Monday, January 4, 2010

Eat It, Jack Frost: I'm Tired of Winter Already

Less than a month into the official season of winter, I am already, absolutely ready for summer.  Jack Frost, you can kiss my you-know-what: in fact, how about I give you a shotgun and you eat it, with a chaser of antifreeze?

I love a good snow as much as the next person, but after a day or so on the ground--particularly as the stuff melts and refreezes several times--I'm ready for it to be gone.  Not to mention how it accumulates the grime of the road; those six-foot-tall mounds plowed up at random through every parking lot certainly lack the charm of a freshly-made snowman.  My snow itch is scratched by that first real snowfall, and to me, cold weather is worthless bordering on irksome if it's not snowing.

Too, snow and winter weather stops being so pretty and nice when you're a homeowner and gardener, when you have to shovel the walk and the drive every few hours or drive out to help a diabetic kitty in the middle of a blizzard popularly dubbed the "snowpocalypse."  When you worry about ice dams on the roof, where all that snow is going to go when it melts (on top of a soaked swamp of a yard already), and that the power is going to go out because a tree weighed down by the snow and ice snaps and crashes down atop the lines.  Heck, we've still got inches of snow in the front yard and inches of ice in the road!

Speaking of gardening, our poor hollies in the front bed have taken quite a beating in this yet-young winter.  The weight of the snowfalls we've had so far has broken several limbs, and the male pollinator holly spent nearly a week buried completely beneath the snow.  Only a few days after the last branches finally peeked out from the snow, we got socked with an ice storm and freezing rain, though fortunately briefer and less intense than some such weather I've experienced before.  I know they're northern plants and thus are adapted by nature and evolution to survive weather like this, but still, it's no fun to see the hollies pummeled by storm after storm.  Fortunately, the other things we planted seem none the worse for wear, though I did have to rescue the river birch from the uber-wet early December snow.  The red-twig dogwoods are almost arctic, after all, and are so bright and red in the back yard I think I know what we'll be planting along the curb next year.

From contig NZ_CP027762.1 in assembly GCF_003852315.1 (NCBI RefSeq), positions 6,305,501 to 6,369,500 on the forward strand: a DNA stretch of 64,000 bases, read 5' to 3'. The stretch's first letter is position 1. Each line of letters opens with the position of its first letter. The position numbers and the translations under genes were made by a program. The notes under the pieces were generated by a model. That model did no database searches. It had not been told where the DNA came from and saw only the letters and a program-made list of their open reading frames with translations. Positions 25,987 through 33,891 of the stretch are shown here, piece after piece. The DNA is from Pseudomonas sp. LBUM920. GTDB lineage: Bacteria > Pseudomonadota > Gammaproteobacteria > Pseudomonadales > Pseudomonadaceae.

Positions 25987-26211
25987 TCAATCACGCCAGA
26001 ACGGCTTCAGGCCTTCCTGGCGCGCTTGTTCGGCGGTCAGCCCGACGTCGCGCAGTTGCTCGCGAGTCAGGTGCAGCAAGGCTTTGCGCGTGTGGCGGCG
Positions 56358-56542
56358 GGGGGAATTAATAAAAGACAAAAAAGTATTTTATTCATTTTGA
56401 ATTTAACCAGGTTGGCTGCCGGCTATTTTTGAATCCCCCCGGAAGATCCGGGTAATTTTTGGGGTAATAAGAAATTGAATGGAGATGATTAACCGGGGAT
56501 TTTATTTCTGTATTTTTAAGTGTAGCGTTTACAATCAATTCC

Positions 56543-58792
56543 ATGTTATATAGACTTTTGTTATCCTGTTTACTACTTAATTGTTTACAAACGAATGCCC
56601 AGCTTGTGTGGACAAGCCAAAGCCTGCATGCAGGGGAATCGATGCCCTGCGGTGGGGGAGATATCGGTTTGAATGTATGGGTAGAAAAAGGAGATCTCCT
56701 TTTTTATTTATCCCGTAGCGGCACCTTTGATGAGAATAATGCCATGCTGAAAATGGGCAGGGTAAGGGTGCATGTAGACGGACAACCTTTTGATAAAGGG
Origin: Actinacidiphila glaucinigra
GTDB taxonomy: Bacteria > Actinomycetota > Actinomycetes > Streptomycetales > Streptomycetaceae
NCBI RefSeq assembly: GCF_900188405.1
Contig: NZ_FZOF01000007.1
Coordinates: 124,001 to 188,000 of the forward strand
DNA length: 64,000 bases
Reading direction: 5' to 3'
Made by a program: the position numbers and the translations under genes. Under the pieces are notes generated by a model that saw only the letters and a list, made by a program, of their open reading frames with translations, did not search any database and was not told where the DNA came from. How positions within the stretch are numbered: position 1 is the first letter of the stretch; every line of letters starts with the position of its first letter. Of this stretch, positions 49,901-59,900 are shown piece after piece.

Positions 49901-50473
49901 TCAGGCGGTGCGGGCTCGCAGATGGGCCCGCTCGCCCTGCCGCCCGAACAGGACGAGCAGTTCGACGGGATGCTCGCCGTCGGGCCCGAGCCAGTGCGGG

Ah, wait--I'm not supposed to be happy; this is an angry, annoyed, and grumbly post.  Back on track, then.  I got so tired of the weathermen and anchors on virtually every channel in the days leading up to 12/21 talking about "and it isn't even officially winter yet!" that I wanted to shove a fistful of yellow snow down their throats.  Not that the coming of winter much changed the glee with which they have reported on blizzards and cold snaps that reach all the way to Miami, I suppose.

Over New Year's, we went to visit my family in West Virginia, where several years ago Beth and I spent a white Christmas.  This time 'round, we managed to avoid the worst of the weather on the drive in on the 31st, but after that, the cold set in, and though we'd come prepared for some hiking--one of my favorite pastimes in my hometown--the weather just made that too much of a challenge.  Between the dry, frigid snow which packed after a single footstep into ice (making that walk up the first real hill of the mountainside a near-impossibility, much less the 600-foot gain in altitude to hike from my parents' home to the top of the mountain), the bitter winds, and the sub-freezing temperatures, we got in maybe a 15 minute hike before the doggies started limping on paws which were collecting snowballs between the toes.

The drive back to Virginia and Chateau Papillon was white-knuckled all the way to the Virginia border.  I'd planned to have Beth do some of the driving so I could catch up on lost sleep, but no dice with those conditions.  The WV Department of Transportation had done their jobs, yes, turning the roads completely white with not snow and ice but road salt, but still, any stretch of Interstate 64 which didn't sit soundly in the sun stood two inches deep in slush and ice.  That the temperatures on Sandstone Mountain leaving Raleigh County and all the way through Greenbriar County hovered around 10 degrees Fahrenheit didn't help; road salt simply isn't effective much below 20.  And let's not start on the 50 mile-per-hour wind gusts which buffeted the car the whole way home.

Back in Northern Virginia, the weather is characterized best as cold, cold, and more cold.  Worst, being around a family of school teachers and a young nephew and niece have left me with the same, albeit the sort which makes my throat scratchy and my nose sniffly.

Jack Frost, suck it.  I'm ready for a trip to the Bahamas about now.

No comments: